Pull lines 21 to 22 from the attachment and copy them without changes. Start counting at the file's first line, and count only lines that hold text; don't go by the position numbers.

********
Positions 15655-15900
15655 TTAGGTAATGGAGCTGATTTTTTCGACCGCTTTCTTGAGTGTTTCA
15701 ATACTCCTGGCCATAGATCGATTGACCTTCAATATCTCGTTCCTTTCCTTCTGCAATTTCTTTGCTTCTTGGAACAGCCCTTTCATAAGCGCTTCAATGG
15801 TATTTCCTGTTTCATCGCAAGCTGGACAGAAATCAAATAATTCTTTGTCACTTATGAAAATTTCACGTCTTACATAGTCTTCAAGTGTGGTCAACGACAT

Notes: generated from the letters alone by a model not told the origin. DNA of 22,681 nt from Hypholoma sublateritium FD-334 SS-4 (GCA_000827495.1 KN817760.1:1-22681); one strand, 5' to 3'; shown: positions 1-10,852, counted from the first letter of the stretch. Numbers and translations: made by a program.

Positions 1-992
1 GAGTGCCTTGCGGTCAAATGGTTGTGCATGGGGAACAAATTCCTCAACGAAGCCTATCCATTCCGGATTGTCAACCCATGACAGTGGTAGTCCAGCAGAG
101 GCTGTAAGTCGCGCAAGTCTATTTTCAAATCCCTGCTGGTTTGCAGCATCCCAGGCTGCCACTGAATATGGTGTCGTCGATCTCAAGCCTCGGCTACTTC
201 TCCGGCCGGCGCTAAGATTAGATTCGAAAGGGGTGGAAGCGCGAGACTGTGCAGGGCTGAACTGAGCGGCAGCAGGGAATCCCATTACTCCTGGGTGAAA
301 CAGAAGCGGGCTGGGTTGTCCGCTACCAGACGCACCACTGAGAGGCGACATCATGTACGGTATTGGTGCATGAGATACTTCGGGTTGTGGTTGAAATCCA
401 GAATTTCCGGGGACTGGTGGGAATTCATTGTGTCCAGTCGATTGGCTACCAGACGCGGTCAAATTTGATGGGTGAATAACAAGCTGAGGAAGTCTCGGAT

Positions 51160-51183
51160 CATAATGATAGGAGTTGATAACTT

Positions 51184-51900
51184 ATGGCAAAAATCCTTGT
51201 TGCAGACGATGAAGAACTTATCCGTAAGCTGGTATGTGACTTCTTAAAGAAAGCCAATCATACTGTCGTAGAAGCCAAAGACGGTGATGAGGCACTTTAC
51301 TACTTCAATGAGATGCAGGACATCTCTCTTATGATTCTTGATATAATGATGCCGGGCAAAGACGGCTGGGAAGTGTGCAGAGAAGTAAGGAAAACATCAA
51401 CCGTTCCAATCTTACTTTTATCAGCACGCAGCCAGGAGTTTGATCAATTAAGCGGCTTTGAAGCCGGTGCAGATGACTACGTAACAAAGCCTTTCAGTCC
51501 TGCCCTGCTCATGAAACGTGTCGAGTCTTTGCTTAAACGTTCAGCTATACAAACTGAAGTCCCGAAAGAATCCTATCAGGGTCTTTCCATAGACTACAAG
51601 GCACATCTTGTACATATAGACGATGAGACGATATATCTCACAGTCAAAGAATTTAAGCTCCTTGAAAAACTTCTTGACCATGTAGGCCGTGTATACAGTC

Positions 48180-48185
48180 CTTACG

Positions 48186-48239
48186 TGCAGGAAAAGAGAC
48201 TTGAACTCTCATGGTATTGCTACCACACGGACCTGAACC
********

Positions 48180-48185
48180 CTTACG